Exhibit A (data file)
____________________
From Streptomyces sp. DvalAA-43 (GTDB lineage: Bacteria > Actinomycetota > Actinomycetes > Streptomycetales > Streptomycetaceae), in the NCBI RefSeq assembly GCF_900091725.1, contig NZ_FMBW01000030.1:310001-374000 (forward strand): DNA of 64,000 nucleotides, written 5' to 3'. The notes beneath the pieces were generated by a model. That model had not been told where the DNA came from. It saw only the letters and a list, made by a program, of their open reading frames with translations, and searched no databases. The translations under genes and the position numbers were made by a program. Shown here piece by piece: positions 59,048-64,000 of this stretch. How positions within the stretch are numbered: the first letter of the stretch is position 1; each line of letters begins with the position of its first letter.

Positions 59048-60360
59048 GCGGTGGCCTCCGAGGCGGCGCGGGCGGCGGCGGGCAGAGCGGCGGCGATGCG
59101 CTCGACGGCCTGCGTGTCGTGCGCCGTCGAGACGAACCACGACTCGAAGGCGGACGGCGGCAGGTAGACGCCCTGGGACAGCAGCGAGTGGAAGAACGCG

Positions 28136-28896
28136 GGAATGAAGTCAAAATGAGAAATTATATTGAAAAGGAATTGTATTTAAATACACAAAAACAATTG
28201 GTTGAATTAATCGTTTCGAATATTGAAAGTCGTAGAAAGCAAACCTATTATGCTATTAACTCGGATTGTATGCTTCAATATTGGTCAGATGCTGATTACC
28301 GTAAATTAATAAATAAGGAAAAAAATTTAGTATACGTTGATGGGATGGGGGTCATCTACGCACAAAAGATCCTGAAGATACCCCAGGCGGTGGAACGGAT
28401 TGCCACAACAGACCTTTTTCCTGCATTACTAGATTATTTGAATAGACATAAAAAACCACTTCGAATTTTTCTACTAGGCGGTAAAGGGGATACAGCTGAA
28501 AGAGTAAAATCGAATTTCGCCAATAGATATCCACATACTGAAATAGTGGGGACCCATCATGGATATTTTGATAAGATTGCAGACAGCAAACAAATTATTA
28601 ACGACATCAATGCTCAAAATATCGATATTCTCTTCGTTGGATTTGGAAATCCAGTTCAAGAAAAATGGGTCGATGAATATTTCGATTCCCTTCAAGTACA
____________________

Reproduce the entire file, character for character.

From Streptomyces sp. DvalAA-43 (GTDB lineage: Bacteria > Actinomycetota > Actinomycetes > Streptomycetales > Streptomycetaceae), in the NCBI RefSeq assembly GCF_900091725.1, contig NZ_FMBW01000030.1:310001-374000 (forward strand): DNA of 64,000 nucleotides, written 5' to 3'. The notes beneath the pieces were generated by a model. That model had not been told where the DNA came from. It saw only the letters and a list, made by a program, of their open reading frames with translations, and searched no databases. The translations under genes and the position numbers were made by a program. Shown here piece by piece: positions 59,048-64,000 of this stretch. How positions within the stretch are numbered: the first letter of the stretch is position 1; each line of letters begins with the position of its first letter.

Positions 59048-60360
59048 GCGGTGGCCTCCGAGGCGGCGCGGGCGGCGGCGGGCAGAGCGGCGGCGATGCG
59101 CTCGACGGCCTGCGTGTCGTGCGCCGTCGAGACGAACCACGACTCGAAGGCGGACGGCGGCAGGTAGACGCCCTGGGACAGCAGCGAGTGGAAGAACGCG

Positions 28136-28896
28136 GGAATGAAGTCAAAATGAGAAATTATATTGAAAAGGAATTGTATTTAAATACACAAAAACAATTG
28201 GTTGAATTAATCGTTTCGAATATTGAAAGTCGTAGAAAGCAAACCTATTATGCTATTAACTCGGATTGTATGCTTCAATATTGGTCAGATGCTGATTACC
28301 GTAAATTAATAAATAAGGAAAAAAATTTAGTATACGTTGATGGGATGGGGGTCATCTACGCACAAAAGATCCTGAAGATACCCCAGGCGGTGGAACGGAT
28401 TGCCACAACAGACCTTTTTCCTGCATTACTAGATTATTTGAATAGACATAAAAAACCACTTCGAATTTTTCTACTAGGCGGTAAAGGGGATACAGCTGAA
28501 AGAGTAAAATCGAATTTCGCCAATAGATATCCACATACTGAAATAGTGGGGACCCATCATGGATATTTTGATAAGATTGCAGACAGCAAACAAATTATTA
28601 ACGACATCAATGCTCAAAATATCGATATTCTCTTCGTTGGATTTGGAAATCCAGTTCAAGAAAAATGGGTCGATGAATATTTCGATTCCCTTCAAGTACA